"Anything more to-night, Mr. Denham?"

Denham started as if that question in that tone had not been asked him every night for years.

"What's that, what's that?" he cried.

Rogers was astonished, but too well trained to show it.

"Anything more to-night, Mr. Denham?"

"Ah, quite so. No, Rogers, thank you, nothing more."

"Good-night, Mr. Denham."

"Eh? Oh, yes. Good-night, Rogers, good-night."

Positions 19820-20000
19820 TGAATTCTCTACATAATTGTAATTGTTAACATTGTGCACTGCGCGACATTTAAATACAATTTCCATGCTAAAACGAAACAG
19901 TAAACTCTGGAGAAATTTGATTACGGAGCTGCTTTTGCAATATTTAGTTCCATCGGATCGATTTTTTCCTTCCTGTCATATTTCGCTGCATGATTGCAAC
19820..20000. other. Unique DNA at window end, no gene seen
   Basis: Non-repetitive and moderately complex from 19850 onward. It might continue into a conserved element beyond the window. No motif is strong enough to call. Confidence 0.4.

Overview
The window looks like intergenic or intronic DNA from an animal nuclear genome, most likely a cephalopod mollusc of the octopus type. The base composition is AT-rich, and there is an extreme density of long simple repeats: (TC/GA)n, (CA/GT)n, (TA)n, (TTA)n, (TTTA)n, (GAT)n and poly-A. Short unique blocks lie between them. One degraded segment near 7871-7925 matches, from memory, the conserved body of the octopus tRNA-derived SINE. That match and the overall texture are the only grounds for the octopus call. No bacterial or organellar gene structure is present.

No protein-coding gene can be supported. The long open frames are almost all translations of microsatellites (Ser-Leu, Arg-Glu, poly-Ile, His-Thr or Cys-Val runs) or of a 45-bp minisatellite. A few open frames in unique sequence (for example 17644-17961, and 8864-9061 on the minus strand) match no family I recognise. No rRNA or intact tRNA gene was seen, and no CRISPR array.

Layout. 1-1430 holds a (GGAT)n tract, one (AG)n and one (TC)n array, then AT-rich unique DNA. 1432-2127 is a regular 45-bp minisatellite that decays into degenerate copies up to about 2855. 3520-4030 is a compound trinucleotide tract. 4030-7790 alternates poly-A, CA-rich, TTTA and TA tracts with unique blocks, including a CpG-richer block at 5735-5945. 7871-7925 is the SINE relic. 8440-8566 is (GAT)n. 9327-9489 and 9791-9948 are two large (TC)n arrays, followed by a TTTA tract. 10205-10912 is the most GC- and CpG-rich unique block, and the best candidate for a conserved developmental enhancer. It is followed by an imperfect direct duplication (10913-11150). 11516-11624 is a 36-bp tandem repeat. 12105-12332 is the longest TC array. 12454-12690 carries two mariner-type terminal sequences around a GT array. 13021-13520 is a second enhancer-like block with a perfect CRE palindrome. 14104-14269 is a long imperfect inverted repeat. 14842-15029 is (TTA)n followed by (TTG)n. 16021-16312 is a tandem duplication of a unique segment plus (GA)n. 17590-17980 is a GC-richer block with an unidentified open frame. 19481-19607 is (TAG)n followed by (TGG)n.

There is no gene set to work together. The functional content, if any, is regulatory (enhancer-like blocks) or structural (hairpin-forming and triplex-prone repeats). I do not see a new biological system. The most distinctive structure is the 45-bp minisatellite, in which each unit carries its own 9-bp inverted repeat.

When Mr. Denham left his office and went out into the street everything had an unusual appearance to him. He walked along, unheeding the direction. He looked at the fine residences and realized that he might have a fine residence if he wanted it. He saw handsome carriages; he too might set up an equipage. The satisfaction these thoughts produced was brief. Of what use would a fine house or an elegant carriage be to him? He knew no one to invite to the house or to ride with him in the carriage. He began to realize how utterly alone in the world he was. He had no friends, no acquaintances even. The running dog, with its nose to the ground, sees nothing of the surrounding scenery. He knew men in a business way, of course, and doubtless each of them had a home in the suburbs somewhere, but he could not take a business man by the shoulders and say to him, "Invite me to your house; I am lonely; I want to know people."